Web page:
The rivalry between Wales’ biggest cities finds itself on the gridiron
AMERICAN Football dates back to the 1870s in the Ivy League colleges of America’s east coast – in 21st Century Wales it is also among the universities the game is flourishing.
During the 1980s British American Football boom, Cardiff, Swansea and Newport all boasted adult senior teams but only the students of Cardiff University had formed a university team. The Cobras established themselves as one of the strongest teams in the fledgling British university league.
While the South Wales Warriors remain the only senior team in Wales, students at Cardiff, Swansea, Aberystwyth and Bangor are all representing their colleges in the 76 team UK university championship.
But nearly thirty years on from the Cardiff Cobras taking the field and reaching the first two College Bowl UK national finals their position as not only the dominant team in Wales, but also among the UK powerhouses, is challenged by the upstart Swansea Titans, who only suited up for the first time five years ago.
The South Wales derby, between Cardiff City and Swansea City, is often cited as one of the most intense in British professional football. There is a natural rivalry between the Welsh capital and Swansea, often called the second city. A university American Football match will never match the off field passions of a Bluebirds/Swans clash, but a South Wales ‘Rivalry’ – as America terms its local dust ups – could be a welcome boost for the sport.
On Sunday, December 7 both undefeated teams met at the Cardiff University Sports Fields in Llanrumney, with the winner in pole position before the Christmas break to claim the South West Conference title when fixtures re-start in January, 2015.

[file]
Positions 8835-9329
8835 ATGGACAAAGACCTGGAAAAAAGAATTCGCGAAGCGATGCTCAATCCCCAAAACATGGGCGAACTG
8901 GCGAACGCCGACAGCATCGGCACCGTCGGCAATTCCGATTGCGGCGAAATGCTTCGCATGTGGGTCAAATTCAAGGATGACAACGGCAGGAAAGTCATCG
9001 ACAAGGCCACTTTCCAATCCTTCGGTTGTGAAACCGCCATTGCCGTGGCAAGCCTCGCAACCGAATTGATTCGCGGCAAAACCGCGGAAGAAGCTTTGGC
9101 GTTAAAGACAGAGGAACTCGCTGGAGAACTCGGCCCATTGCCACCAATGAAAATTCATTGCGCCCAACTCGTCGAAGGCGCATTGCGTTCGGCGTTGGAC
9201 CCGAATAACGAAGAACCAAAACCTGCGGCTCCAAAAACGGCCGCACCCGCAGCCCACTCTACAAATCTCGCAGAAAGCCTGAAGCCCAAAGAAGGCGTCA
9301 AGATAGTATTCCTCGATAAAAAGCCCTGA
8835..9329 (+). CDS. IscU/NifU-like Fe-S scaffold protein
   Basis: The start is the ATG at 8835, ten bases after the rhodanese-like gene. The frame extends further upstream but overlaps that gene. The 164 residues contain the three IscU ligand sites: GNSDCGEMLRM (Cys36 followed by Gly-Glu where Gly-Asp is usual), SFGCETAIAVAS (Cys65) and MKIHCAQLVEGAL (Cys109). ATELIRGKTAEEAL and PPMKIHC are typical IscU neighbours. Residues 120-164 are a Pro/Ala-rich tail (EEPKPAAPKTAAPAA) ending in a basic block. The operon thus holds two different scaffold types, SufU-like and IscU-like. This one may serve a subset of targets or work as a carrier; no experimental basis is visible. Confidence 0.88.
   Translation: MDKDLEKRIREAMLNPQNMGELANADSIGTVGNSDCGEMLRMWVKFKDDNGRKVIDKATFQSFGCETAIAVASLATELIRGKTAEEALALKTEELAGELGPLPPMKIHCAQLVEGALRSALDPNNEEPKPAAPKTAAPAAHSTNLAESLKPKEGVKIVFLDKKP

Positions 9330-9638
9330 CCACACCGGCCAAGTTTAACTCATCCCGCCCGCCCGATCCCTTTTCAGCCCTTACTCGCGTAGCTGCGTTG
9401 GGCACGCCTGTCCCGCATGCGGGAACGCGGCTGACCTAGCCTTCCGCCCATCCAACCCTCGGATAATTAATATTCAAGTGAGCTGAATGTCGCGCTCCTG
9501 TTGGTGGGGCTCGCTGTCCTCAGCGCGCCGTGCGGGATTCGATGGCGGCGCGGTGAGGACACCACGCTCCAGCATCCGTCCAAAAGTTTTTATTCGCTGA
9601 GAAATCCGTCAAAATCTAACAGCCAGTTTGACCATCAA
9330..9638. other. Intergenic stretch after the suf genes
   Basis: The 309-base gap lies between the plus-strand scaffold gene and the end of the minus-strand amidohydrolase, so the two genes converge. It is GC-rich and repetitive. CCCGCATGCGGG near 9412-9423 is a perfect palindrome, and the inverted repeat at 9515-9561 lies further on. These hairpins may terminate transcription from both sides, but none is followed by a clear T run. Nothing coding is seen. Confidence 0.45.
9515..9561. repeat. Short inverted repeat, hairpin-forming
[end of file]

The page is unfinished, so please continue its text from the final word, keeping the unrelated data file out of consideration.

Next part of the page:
While I’ve no connection to either institution, I first saw the Cobras play, at Pontcanna Fields in the late 1980s.
‘Britball’ is usually played in the summer, but I can remember, as a 10 or 11-year-old, spotting what looked like an American Football game taking place in a far corner of the flat park on an otherwise cold and dismal autumn Sunday afternoon.
I dragged my brother and sister across the patchwork of deserted football (soccer) pitches until we were close enough to confirm the blur of moving red shapes I’d seen on the horizon was an actual game of (American) football.
To this day I can’t remember anything about the opposition, not even the colour of their uniforms. But from that first chance encounter with the previously unheard of Cobras, on public recreation ground at a time when senior teams would normally play in enclosed stadia, I cherished British collegiate American Football on winter Sunday afternoons.
As life moves on and circumstances change I’d lost touch with the university game but heading for another wide expanse of playing fields, this time on the other side of Cardiff, on Sunday I found the game to be much the same as it was some 25 years ago.